Nigeria says ECOWAS studying ramifications of Morocco membership
The Economic Community of West African States is studying the implications of admitting Morocco following its request last month to join the organisation, Nigeria’s Foreign Affairs Minister Geoffrey Onyeama said.
Morocco’s request was accepted “in principle” by leaders of the group known as Ecowas at a June 4 summit in the Liberian capital, Monrovia.
“The principle, of course, is one of non-hostility to Morocco,” Onyeama said in an interview in the Nigerian capital, Abuja, on July 20. “There’s no enmity there that would mean an immediate and automatic negative response to such a request. What has to be looked at a bit more is all the technical ramifications.”
Still, Nigeria didn’t send a high-level delegation to the Ecowas summit after it emerged that Morocco would present its request to join the 15-member bloc. “We would’ve preferred to have had the opportunity to discuss internally and this was not given by the Ecowas secretariat,” Onyeama said.
Several Nigerian lobby groups, including an organisation of retired ambassadors, are putting pressure on the Nigerian government to reject the application because of the decades-old dispute over Western Sahara and Morocco’s geographical distance. Nigeria recognises the Western Sahara as an independent nation, while Morocco claims it as part of its territory.
Onyeama, 61, served as deputy director-general of the World Intellectual Property Organization before his appointment as foreign affairs minister in 2015. He sees “economic diplomacy” as part of his role as Nigeria struggles to wean itself off its dependence on crude, he said. The country went through its worst economic contraction in a quarter of a century last year as a plunge in the price and output of its main export took a toll.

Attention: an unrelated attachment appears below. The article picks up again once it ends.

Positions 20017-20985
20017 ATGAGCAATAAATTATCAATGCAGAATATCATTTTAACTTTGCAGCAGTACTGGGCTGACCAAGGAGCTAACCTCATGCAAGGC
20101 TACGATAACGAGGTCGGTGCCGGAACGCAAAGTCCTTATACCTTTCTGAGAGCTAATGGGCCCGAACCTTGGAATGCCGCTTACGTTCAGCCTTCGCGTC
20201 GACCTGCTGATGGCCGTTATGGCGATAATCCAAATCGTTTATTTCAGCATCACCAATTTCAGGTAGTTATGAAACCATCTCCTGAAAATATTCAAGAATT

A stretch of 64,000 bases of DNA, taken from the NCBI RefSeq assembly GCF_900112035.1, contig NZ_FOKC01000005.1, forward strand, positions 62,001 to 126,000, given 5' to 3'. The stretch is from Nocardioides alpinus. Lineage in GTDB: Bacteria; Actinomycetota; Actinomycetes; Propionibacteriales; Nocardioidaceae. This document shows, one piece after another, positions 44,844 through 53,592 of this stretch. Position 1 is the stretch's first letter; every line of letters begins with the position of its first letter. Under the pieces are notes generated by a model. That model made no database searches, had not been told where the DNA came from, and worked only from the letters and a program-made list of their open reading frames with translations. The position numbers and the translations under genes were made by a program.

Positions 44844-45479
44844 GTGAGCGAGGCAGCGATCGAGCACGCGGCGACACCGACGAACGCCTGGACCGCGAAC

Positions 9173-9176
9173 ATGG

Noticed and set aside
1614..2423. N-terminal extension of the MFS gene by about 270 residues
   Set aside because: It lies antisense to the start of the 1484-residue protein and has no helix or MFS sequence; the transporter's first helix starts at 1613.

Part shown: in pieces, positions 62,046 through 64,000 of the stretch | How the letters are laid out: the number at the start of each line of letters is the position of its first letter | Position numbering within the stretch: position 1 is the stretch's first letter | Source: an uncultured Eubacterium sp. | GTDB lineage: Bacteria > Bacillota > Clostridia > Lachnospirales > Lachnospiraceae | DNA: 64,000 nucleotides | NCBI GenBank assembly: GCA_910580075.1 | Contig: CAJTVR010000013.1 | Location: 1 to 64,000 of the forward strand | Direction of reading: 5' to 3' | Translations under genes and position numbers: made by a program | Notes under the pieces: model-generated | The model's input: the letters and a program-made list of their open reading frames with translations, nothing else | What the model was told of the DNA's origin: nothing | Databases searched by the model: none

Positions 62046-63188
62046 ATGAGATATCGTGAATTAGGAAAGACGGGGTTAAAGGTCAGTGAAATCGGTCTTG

Africa is “the centrepiece” of Nigerian foreign policy under President Muhammadu Buhari, Onyeama said, citing Nigeria’s role in a military intervention in Gambia this year, its involvement in peace missions in Darfur, Somalia and South Sudan, and its support for the establishment of a rapid deployment force for the continent.
Nigeria is against African nations leaving the International Criminal Court because the continent has “no mechanism for holding leaders to account,” he said. South Africa and Burundi announced plans last year to leave the court because it has mainly brought African leaders to trial. South Africa revoked its decision this year following a local ruling that declared the proposed pullout unconstitutional.
Relations with South Africa are particularly important to Nigeria for driving Africa’s development, which is why they both have a “bi-national commission” represented at the presidential level, according to Onyeama. It was useful in resolving issues around Nigerians affected by xenophobic attacks in South Africa and there’s a joint-monitoring mechanism now in place to track developments, he said.
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